5 Things I Learned From Being A Gestational Carrier

  1. The timeline was longer than I expected. Unfortunately, Colorado Surrogacy and Montana Surrogacy weren’t around when I went through my surrogacy journey, so my process wasn’t as smooth as what our gestational surrogates get to experience. I started the process in January 2014 with an agency. I turned in all of my paperwork in less than a week. I was motivated to do this! Then I waited. I waited 4 months before I was introduced to potential intended parents (IPs). I quickly realized that the agency did not have the best interest of the gestational surrogate in mind. They matched me with a couple that didn’t want any of the same things as me. For example, I wanted an out of hospital birth and to provide breastmilk for about a year. The IPs had no idea breastmilk was an option, and they wanted to birth in a hospital with a high level NICU.  I left the agency and went private. I met another couple in April 2014 through a friend. We took a couple of months to get to know each other. At one point, they expressed to me that they would never tell the child that they were born via gestational surrogacy. I had asked that question weeks before and they said they would be honest with their child. The change in story made me uncomfortable so I told them it wasn’t a good fit. In the fall of 2014, I was browsing a Facebook group called “Denver Birth Circle” when I saw a post by a local midwife looking for a gestational surrogate for her brother and his husband. I immediately messaged her and she put me in touch with them. After FaceTiming, we all felt like it was a good fit. Soon after that, we met in person and agreed to do this together. By the time we completed the legal and medical process, harvested eggs, and made embryos, it was June 2015 and time to start the medications to prepare my body for the embryo transfer. By late July I had the embryo transfer, which worked the first time! I gave birth preterm in February 2016 to a healthy boy and pumped milk for nearly a year.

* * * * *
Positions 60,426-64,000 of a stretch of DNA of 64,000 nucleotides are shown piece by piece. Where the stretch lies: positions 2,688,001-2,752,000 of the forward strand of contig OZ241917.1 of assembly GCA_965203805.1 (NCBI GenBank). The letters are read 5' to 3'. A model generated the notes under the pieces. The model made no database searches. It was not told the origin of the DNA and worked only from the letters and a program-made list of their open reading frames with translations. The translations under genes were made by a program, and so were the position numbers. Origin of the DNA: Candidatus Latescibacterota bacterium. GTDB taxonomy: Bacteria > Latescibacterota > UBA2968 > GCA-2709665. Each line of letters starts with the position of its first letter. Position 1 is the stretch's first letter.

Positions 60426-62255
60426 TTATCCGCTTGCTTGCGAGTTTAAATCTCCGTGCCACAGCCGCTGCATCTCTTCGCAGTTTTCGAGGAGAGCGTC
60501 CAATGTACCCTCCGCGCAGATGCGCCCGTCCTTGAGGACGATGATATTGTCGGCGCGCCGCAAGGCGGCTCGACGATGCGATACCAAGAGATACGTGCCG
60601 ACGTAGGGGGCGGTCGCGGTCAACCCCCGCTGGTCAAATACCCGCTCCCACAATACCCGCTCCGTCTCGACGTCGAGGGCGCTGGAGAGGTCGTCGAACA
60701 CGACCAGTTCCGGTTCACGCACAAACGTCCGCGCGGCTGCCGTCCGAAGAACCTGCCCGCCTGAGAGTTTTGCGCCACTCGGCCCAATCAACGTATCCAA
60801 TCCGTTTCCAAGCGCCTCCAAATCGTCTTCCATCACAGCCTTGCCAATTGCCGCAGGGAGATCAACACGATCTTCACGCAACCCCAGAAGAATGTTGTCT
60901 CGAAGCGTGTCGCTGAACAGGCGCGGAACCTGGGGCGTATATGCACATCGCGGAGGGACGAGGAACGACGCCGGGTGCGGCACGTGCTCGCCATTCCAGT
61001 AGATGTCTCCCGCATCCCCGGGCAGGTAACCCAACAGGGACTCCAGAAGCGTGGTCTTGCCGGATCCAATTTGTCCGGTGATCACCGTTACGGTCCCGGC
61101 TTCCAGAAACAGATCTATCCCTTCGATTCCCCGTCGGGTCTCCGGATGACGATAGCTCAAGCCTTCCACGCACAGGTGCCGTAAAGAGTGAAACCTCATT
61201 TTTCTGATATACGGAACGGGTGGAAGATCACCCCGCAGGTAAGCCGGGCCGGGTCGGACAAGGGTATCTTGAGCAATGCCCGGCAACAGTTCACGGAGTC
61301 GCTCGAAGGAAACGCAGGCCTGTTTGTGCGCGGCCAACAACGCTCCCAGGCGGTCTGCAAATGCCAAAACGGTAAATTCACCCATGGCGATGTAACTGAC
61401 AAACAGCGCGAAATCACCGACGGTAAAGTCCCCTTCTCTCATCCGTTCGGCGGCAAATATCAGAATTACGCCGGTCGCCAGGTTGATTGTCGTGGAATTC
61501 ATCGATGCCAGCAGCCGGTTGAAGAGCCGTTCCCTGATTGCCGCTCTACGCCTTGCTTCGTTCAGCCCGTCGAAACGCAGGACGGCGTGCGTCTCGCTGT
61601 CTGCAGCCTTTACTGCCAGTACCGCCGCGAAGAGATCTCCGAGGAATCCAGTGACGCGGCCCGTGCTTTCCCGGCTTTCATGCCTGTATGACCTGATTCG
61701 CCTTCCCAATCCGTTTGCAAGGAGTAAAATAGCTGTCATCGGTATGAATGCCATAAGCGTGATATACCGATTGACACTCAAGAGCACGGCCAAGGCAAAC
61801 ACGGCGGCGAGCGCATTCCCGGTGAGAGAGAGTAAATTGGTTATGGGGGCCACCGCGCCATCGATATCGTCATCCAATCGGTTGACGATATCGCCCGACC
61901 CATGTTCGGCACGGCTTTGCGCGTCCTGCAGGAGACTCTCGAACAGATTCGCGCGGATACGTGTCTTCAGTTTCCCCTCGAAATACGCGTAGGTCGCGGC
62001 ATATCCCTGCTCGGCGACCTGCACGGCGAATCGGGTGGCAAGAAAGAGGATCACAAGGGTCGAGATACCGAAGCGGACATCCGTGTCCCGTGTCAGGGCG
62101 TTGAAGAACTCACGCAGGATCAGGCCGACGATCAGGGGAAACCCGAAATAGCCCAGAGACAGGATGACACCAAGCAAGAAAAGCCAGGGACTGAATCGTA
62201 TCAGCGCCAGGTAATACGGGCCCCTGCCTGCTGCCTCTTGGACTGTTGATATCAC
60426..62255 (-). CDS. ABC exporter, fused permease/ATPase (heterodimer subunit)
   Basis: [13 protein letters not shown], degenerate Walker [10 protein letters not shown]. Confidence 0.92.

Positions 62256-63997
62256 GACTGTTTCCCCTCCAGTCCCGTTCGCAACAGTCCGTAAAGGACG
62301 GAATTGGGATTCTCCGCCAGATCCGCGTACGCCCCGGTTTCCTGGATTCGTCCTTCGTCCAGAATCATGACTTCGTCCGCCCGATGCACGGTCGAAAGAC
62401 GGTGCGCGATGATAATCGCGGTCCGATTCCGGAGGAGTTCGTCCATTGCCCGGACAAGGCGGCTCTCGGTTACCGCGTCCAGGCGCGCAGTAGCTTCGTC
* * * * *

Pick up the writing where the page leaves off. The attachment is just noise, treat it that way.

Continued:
2. I didn’t realize how many lives I would touch. It takes a lot of generosity to give the gift of life. At first, I didn’t think of it like that, I just kept thinking, why wouldn’t I do this for someone else? Our family was complete, yet I had at least another decade a childbearing years. Both of my pregnancies and births were very smooth—in fact I actually enjoyed pregnancy and birth. I knew it wasn’t so easy for everyone, I was surrounded by people struggling with infertility. I felt really fortunate for my experiences creating my family. I wanted to give the gift of family to someone struggling. I am a big believer that anyone who wants a family should be able to have one and we as humans should help each other with our struggles. A lot of people were inspired when they saw the selflessness it takes to be a surrogate. I have had multiple friends apply to be gestational surrogates after being inspired by my story. Some people just became more open to the idea of surrogacy and gay parenting through watching our story unfold. The little boy I gave birth to is surrounded by many loved ones that are so happy he is here. The whole experience changed so many lives and created a new one.